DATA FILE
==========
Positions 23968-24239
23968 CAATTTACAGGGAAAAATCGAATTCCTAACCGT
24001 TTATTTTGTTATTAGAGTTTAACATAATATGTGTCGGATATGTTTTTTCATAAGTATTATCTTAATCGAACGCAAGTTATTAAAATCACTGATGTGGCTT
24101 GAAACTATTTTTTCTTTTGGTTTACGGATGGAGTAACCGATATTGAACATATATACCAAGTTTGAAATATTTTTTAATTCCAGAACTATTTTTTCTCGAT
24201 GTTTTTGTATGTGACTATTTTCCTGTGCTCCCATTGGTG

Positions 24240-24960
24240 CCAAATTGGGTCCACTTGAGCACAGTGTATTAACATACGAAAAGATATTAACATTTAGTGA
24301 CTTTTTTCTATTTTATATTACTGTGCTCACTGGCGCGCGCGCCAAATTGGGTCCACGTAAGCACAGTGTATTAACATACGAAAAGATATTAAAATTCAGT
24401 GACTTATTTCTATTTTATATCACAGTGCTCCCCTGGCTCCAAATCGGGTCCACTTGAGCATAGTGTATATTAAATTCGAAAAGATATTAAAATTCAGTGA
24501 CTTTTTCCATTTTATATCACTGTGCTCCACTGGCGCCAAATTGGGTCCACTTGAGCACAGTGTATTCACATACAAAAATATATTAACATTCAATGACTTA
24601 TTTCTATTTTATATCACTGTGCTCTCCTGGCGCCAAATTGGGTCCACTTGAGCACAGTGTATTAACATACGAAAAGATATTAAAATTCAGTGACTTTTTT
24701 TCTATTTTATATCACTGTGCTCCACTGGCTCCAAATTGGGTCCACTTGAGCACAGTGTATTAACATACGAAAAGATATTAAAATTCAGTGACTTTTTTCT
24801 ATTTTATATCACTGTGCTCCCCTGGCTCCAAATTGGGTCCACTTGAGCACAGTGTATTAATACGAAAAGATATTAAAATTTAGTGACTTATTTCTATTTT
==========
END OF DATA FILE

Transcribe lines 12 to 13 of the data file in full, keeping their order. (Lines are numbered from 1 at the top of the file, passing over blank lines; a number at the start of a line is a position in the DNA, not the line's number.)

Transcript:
24701 TCTATTTTATATCACTGTGCTCCACTGGCTCCAAATTGGGTCCACTTGAGCACAGTGTATTAACATACGAAAAGATATTAAAATTCAGTGACTTTTTTCT
24801 ATTTTATATCACTGTGCTCCCCTGGCTCCAAATTGGGTCCACTTGAGCACAGTGTATTAATACGAAAAGATATTAAAATTTAGTGACTTATTTCTATTTT